From then on, with the exception of a couple of basic art classes, Cho taught himself. He drew friends as funny, talking animals. And he drew himself as a giant hot dog called the Fearless Frankfurter.
While many of his peers started to gravitate toward manga, a Japanese form of comics, he preferred strips that dated back to the Depression era, such as "Prince Valiant" and "L'il Abner." He studied the work of famed illustrators such as Norman Rockwell, N.C. Wyeth and Andrew Loomis, and of comic book artists such as Al Williamson and science fiction artist Frank Frazetta.
Cho wanted to be a comic book artist, but his parents had other ideas. They didn't look upon comic books as a serious or practical career. "When 'Liberty Meadows' was in syndication, they didn't think it was a big deal." he said.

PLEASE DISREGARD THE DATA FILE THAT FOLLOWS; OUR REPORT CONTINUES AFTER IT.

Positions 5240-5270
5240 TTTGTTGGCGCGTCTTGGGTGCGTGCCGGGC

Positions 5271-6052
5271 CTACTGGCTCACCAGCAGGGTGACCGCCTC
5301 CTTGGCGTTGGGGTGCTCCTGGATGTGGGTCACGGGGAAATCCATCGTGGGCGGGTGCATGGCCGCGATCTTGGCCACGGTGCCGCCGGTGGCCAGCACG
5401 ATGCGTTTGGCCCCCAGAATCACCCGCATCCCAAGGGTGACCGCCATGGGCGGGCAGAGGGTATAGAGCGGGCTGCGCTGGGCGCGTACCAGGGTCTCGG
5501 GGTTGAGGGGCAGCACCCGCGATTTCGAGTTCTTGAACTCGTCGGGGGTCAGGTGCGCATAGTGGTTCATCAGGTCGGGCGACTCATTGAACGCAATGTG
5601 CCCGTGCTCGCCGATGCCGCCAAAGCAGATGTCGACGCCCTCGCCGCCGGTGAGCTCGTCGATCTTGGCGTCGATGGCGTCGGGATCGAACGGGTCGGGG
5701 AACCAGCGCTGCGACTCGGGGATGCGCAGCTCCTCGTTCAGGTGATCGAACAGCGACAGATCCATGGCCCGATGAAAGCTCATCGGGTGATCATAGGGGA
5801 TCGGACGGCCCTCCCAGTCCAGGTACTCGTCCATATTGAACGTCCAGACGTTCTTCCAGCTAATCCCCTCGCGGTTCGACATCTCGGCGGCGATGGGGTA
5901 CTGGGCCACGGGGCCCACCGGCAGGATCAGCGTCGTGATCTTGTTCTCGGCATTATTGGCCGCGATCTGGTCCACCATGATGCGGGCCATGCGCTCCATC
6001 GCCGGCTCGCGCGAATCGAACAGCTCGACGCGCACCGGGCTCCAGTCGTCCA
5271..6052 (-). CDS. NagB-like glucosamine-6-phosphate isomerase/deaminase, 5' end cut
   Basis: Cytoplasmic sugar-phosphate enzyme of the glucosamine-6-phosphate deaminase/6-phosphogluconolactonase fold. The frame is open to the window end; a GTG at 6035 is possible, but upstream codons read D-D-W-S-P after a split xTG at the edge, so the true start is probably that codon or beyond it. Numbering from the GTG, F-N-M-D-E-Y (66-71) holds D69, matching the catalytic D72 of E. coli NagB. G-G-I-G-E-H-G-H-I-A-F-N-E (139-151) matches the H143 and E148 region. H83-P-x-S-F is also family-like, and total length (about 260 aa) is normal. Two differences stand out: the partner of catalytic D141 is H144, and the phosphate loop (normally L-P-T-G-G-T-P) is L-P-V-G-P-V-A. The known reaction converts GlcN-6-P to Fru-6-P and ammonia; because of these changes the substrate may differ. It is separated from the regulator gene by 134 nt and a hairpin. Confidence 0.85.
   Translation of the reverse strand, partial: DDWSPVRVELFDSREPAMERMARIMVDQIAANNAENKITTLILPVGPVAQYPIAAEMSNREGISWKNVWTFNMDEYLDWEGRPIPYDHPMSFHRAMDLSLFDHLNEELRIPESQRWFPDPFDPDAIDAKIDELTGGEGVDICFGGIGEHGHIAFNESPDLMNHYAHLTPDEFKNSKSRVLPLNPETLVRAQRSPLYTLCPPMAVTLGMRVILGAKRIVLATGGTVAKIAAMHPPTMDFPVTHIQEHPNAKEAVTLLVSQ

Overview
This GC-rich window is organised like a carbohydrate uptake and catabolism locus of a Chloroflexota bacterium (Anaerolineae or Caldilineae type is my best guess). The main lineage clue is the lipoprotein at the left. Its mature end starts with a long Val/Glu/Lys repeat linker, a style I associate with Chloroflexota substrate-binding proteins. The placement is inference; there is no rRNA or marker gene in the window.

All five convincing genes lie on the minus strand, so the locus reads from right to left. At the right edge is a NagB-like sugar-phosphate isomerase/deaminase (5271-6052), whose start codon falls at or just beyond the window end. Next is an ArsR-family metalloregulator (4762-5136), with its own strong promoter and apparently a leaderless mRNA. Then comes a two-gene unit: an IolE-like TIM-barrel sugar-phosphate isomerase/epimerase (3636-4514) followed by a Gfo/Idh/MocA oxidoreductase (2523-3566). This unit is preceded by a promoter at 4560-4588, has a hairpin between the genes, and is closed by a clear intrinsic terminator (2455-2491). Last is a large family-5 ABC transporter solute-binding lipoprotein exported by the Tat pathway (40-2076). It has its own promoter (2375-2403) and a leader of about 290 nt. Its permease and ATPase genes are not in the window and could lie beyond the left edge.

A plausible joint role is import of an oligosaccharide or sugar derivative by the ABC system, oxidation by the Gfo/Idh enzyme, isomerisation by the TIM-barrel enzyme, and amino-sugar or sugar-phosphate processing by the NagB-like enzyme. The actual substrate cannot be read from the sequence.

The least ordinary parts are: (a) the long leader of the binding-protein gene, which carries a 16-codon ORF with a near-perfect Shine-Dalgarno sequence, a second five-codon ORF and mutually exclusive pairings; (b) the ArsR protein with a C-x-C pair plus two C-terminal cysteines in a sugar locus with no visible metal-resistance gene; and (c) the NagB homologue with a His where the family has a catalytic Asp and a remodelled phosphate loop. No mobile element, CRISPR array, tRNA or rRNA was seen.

Later, he wrote in an e-mail, "I believe their understanding of me stopped at fifth grade, when I started collecting comic books and devoted myself to art."
To placate them, he went to nursing school. When he arrived at nursing school at the University of Maryland, he brought with him "University2," which began to appear in the school newspaper, the Diamondback. He also fell in with a group of rowdy pharmacy students, who were a constant source of inspiration, and met his future wife, Cari Guthrie, a social work student, when they served on a residence council together.